Dozens of groups helping asylum seekers in Greece risk being edged out in a government move to tighten what it calls “opaque” rules overseeing charities, sparking concern that crucial support will be cut.
Critics warn that the new registration regulations will downgrade services to thousands of vulnerable and traumatised people that were, in many cases, already barely adequate.
“We seek as much transparency as possible in the operation of NGOs, and of people working for, or cooperating, with them,” Migration Minister Notis Mitarachi said in April.
Greece’s conservative government, which was voted in nearly a year ago and whose policy is to make the country a “less attractive” destination to migrants, says that new NGO registration rules are needed because the groups have run projects in the last four years “in their own way” under an “opaque” framework.
But Minos Mouzourakis, legal officer for Refugee Support Aegean, is worried that the change could hamper the independent oversight role often played by NGOs.
– NGOs highlight abuses –
It is often support groups that highlight alleged abuses by coastguards or police and take legal action against the Greek state on behalf of asylum seekers, he noted.
“The ministry evaluates independent organisations that often criticise it… it should not have such (powers)… it’s a question of impartiality,” he said.
Mitarachi has complained that out of 1.5 billion euros ($1.7 billion) in EU support funds for Greek migration projects between 2015 and 2019, the Greek state managed just 1.9 percent.
“Do you want to hand over the keys to NGOs? I don’t want that,” he told parliament this month.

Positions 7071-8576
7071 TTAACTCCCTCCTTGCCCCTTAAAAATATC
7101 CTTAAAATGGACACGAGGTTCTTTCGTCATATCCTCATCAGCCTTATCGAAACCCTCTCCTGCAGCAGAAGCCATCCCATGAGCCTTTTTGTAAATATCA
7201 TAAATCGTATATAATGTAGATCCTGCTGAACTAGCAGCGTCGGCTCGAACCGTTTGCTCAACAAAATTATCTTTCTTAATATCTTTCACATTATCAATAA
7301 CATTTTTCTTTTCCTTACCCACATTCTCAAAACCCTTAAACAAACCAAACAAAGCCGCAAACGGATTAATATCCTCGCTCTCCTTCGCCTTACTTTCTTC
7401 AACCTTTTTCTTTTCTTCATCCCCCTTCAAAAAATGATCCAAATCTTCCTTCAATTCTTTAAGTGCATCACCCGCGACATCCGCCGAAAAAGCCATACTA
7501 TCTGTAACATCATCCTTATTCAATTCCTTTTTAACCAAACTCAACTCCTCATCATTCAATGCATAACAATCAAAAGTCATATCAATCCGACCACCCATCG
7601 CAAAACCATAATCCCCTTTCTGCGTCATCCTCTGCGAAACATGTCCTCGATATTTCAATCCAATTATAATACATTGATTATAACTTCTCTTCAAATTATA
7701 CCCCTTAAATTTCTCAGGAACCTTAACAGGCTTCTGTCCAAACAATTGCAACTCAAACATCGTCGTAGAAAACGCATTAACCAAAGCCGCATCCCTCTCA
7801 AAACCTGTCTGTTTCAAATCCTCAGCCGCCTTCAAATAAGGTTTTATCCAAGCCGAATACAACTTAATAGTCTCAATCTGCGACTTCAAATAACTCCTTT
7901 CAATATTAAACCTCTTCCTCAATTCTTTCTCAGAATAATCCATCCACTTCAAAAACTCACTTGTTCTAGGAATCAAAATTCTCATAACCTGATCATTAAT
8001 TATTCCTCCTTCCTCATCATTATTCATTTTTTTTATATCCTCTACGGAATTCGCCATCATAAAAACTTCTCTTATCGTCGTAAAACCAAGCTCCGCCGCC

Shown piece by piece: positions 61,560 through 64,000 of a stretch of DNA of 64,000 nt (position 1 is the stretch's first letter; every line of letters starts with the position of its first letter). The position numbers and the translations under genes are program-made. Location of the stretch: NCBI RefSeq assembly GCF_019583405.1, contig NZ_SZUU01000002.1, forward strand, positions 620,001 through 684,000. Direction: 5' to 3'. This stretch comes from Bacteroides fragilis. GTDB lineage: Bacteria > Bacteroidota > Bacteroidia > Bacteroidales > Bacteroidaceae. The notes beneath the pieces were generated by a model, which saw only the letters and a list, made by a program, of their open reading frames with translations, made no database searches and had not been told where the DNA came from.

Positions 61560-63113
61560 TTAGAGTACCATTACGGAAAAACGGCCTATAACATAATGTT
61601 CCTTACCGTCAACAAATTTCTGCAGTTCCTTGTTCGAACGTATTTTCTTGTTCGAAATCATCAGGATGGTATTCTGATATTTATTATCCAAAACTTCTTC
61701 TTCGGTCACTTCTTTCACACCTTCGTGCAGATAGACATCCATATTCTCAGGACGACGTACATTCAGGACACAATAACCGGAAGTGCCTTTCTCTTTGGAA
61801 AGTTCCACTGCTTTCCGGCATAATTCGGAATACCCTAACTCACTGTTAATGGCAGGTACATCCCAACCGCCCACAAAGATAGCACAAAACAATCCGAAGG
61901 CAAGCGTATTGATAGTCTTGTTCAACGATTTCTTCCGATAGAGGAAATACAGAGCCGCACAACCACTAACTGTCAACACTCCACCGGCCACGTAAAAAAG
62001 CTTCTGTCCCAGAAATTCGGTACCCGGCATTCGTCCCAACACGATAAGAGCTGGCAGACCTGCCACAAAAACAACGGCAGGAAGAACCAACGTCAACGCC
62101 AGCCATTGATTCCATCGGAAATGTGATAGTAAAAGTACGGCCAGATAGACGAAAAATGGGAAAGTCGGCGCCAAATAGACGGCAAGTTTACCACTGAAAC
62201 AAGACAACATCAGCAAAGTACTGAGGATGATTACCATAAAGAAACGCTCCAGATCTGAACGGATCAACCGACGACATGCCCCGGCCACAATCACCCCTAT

The new registration process includes budget scrutiny and criminal background checks for workers and volunteers.
Each group’s field performance in the last two years is also probed.
“This essentially helps NGOs themselves to know who is working for them,” the ministry’s asylum secretary Manos Logothetis told AFP.
“Shouldn’t they know if, for instance, there is a paedophile working with minors?” he said.
On Wednesday, 22 out of 40 groups active in Greek camps were eliminated from a first approval phase.
Elected officials acknowledge that support groups were key at the height of Europe’s migrant crisis, especially after other EU states shut their borders in 2016 and tens of thousands of asylum seekers were trapped in Greek camps.
More than a million migrants and refugees arrived in Greece in 2015 and 2016, according to the UN refugee agency. There are now around 120,000 in the country.
Yiorgos Kaminis, Athens mayor in 2011-2019, has noted that “without (NGO) contribution, the incompetent Greek state would have been overwhelmed”.
But, insiders have noted, there was also significant overlap.
“Early on, you might have had five different groups running education programmes,” one organisation member said.
According to an internal document seen by AFP, earlier this year there were more than 20 support groups in the largest Greek camp of Moria on Lesbos island.
Beyond medical and legal assistance, the help offered included laundry services, self-defence and yoga, classes in Greek, English, music and IT, and pregnancy healthcare.
One group handled plumbing for the heavily overcrowded camp of more than 16,000 people.
It was not immediately clear how many of these organisations have been allowed to stay on.
“The Greek government leads the refugee response, and the expertise and strengths of civil society and NGOs is still crucial,” the UN refugee agency’s spokesman in Greece Boris Cheshirkov said in a statement to AFP.
In frontline Greek areas bearing the brunt of migration management, some locals claim that NGOs have a vested interest in seeing the migration crisis drag on.
– NGOs attacked on Lesbos –
In March, refugee support groups on Lesbos were targeted in the worst surge of violence since mass arrivals began in 2015.
Angry mobs attacked cars with NGO markings after a new wave of migration encouraged by Turkey saw hundreds of asylum seekers arrive on Lesbos.
“We can understand that the new government wants to establish a register for NGOs, if this is to gain greater control over who is actually working with these vulnerable people,” said Caroline Hervik, of Reaching, a small volunteer group of mainly Norwegian students working on the island of Chios.
But because the registration process is “complex” and requires a Greek representative, Reaching’s work is currently on hold, she said.